Open Letter #3: People who won’t tip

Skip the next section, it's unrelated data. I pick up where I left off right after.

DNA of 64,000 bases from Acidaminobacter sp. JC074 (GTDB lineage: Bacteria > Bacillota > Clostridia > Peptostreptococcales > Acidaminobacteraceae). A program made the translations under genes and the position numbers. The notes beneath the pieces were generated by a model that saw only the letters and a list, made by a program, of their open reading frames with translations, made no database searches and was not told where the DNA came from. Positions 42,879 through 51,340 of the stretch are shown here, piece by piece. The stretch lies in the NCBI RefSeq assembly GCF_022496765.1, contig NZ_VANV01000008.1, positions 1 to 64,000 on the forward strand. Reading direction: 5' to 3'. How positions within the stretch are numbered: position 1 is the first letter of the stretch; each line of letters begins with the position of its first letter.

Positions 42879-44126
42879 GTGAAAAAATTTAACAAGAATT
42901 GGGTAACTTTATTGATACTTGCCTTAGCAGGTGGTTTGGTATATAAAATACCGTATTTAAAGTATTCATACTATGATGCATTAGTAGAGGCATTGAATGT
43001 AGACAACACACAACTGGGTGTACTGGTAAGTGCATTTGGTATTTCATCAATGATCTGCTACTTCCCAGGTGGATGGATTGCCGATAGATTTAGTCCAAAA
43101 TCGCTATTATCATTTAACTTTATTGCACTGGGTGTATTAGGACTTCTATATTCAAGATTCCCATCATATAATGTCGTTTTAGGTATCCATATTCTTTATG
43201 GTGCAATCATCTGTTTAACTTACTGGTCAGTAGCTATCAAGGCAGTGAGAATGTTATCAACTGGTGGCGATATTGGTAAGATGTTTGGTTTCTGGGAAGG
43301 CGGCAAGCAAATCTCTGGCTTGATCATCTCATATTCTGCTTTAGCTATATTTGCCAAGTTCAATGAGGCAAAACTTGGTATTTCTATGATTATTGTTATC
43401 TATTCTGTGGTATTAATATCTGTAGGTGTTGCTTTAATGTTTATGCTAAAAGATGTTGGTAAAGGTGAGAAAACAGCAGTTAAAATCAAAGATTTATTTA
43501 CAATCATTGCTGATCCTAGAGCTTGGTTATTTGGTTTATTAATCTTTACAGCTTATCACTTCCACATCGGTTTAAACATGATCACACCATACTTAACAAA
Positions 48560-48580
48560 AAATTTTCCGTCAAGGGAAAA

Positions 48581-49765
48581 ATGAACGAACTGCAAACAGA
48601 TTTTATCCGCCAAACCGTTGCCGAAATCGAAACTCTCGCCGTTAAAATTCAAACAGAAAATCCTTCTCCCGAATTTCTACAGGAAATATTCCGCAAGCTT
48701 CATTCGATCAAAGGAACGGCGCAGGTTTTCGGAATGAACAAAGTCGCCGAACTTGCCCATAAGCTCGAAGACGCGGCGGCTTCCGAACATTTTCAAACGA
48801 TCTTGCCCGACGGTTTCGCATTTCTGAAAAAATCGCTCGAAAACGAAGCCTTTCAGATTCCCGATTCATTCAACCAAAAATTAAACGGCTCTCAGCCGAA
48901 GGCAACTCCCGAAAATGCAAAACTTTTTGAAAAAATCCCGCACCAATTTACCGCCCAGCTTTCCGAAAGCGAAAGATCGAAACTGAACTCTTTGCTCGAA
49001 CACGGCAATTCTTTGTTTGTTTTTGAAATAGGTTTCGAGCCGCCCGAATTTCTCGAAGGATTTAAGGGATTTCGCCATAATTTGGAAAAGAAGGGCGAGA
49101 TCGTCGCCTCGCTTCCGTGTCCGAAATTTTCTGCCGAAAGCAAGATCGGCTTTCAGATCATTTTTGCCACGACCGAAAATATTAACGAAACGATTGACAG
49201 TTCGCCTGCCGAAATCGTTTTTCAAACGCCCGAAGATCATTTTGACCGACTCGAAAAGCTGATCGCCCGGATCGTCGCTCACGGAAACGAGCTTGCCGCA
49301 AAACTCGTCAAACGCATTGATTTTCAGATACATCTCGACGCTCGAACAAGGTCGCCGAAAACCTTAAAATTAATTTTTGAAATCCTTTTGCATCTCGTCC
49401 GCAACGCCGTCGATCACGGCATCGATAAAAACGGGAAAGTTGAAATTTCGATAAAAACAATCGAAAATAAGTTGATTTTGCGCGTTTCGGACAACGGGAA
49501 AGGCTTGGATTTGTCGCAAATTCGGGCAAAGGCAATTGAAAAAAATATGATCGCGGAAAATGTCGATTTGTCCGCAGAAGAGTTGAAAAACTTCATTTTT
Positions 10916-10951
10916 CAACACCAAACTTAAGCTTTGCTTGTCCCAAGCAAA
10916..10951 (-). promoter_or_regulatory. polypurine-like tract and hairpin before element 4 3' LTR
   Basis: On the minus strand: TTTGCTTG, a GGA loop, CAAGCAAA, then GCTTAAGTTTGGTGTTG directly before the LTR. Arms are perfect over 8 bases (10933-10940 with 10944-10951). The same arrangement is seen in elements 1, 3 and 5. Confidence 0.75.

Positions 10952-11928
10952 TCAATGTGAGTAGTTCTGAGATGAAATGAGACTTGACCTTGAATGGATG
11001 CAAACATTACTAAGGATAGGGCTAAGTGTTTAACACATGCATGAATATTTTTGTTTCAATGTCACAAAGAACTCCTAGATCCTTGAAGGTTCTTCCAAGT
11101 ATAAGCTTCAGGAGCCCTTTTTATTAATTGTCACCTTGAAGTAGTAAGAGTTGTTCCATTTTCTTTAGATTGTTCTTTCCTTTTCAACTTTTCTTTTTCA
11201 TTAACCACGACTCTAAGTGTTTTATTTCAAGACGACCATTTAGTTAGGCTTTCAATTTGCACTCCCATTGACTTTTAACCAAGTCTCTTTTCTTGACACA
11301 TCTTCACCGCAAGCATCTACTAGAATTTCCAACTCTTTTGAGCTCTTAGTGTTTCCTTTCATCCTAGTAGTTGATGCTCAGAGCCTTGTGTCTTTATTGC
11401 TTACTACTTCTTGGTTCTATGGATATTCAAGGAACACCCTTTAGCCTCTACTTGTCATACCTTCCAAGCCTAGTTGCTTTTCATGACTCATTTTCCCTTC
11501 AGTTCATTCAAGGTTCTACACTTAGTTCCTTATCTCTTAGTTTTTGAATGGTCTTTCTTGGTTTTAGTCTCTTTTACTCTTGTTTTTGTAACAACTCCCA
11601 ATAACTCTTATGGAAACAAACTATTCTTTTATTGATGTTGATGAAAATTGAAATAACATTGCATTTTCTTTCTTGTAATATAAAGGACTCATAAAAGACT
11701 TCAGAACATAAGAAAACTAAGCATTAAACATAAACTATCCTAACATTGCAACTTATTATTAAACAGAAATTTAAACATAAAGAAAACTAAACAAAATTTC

I understand the current frustration over tip jars popping up everywhere, and they are, even in places that didn’t warrant tips in years past. For the record, I’m not talking about those; I’m talking about the stereotypical settings in which the acceptance (and expectation) of tips is a well-established custom. When you go to a sit-down restaurant, for example, you leave a tip for your server, typically based on a percentage of the total bill, a percentage which hovers around 15-20% but can go higher or lower depending on the quality of service you received. Those of you who are on the warpath, crusading against the institution of American tipping customs, get a life and either cough up a few bucks for the (typically) hard worker at your beck and call, or take your sorry ass somewhere else. (There are literally thousands of restaurants at which you are completely off the hook for living any kind of tip.) Yes I understand that it’s not your problem that servers have to sometimes pay taxes on money they didn’t actually make, or that they have to pay the restaurant’s other staff themselves (heaven forbid the owners take the tax write-off to pay their own employees!), or the fact that despite the federal minimum wage increases, this has largely not benefited those considered to be in tipped positions (they still get paid a measly $2.13/hr).